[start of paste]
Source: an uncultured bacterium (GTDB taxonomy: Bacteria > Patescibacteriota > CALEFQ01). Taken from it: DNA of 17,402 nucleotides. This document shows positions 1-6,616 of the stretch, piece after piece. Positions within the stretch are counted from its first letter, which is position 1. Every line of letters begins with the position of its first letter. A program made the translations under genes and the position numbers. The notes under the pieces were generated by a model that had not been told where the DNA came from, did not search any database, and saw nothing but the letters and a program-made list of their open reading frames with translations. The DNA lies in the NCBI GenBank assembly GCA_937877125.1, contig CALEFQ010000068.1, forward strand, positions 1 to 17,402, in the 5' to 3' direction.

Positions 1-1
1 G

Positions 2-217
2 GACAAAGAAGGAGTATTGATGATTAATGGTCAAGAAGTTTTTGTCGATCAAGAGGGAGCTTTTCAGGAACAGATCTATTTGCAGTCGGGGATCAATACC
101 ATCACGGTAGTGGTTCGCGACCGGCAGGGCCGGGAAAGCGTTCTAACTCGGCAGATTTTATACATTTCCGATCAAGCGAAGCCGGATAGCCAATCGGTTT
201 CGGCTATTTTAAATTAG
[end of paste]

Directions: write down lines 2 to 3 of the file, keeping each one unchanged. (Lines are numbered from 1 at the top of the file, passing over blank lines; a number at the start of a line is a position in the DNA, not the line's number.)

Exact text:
Positions 1-1
1 G